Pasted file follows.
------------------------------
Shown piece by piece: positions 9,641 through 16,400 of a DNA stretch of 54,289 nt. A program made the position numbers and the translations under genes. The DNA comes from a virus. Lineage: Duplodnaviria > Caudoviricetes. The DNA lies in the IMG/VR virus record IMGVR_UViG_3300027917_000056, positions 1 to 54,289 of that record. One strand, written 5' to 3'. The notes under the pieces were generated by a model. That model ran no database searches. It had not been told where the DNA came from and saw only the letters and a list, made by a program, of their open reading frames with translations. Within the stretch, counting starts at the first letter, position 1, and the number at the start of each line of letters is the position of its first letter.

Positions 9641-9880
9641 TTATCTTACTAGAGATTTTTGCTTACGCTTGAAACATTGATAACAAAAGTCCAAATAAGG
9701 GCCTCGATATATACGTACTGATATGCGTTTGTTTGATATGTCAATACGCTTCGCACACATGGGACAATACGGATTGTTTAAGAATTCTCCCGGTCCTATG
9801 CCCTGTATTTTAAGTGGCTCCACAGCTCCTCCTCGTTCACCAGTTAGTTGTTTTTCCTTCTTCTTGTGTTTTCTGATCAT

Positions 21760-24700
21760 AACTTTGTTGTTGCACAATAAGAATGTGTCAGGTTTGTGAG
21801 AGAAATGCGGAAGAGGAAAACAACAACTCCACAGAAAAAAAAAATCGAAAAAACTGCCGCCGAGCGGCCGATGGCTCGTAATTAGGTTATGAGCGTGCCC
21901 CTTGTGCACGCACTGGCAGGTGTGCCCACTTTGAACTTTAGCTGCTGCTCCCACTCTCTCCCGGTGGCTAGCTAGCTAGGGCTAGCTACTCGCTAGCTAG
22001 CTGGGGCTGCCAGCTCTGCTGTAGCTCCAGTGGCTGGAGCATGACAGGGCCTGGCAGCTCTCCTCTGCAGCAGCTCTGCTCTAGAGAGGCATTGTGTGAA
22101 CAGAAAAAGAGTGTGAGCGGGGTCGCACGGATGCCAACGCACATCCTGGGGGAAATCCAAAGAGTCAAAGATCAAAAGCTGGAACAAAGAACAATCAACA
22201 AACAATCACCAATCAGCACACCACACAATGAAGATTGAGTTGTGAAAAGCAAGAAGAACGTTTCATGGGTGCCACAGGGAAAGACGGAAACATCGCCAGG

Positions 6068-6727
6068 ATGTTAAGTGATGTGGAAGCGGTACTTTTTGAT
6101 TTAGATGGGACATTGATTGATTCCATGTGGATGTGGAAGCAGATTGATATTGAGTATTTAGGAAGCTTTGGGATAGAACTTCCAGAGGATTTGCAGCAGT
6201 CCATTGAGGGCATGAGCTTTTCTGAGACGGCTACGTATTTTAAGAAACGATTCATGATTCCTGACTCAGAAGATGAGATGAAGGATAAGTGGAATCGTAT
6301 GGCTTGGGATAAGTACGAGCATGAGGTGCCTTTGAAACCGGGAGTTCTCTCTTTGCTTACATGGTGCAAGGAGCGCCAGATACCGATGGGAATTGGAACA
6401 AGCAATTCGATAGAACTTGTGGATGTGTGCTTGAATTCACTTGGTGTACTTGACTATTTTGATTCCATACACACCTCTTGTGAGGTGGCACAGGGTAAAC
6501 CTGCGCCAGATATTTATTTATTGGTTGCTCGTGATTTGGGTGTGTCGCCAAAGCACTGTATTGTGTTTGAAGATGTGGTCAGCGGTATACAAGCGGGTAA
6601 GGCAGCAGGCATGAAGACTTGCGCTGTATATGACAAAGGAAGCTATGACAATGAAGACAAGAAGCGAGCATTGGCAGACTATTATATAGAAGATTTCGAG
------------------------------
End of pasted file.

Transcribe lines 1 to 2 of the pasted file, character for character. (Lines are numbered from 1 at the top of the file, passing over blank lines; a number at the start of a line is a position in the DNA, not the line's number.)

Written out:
Shown piece by piece: positions 9,641 through 16,400 of a DNA stretch of 54,289 nt. A program made the position numbers and the translations under genes. The DNA comes from a virus. Lineage: Duplodnaviria > Caudoviricetes. The DNA lies in the IMG/VR virus record IMGVR_UViG_3300027917_000056, positions 1 to 54,289 of that record. One strand, written 5' to 3'. The notes under the pieces were generated by a model. That model ran no database searches. It had not been told where the DNA came from and saw only the letters and a list, made by a program, of their open reading frames with translations. Within the stretch, counting starts at the first letter, position 1, and the number at the start of each line of letters is the position of its first letter.

Positions 9641-9880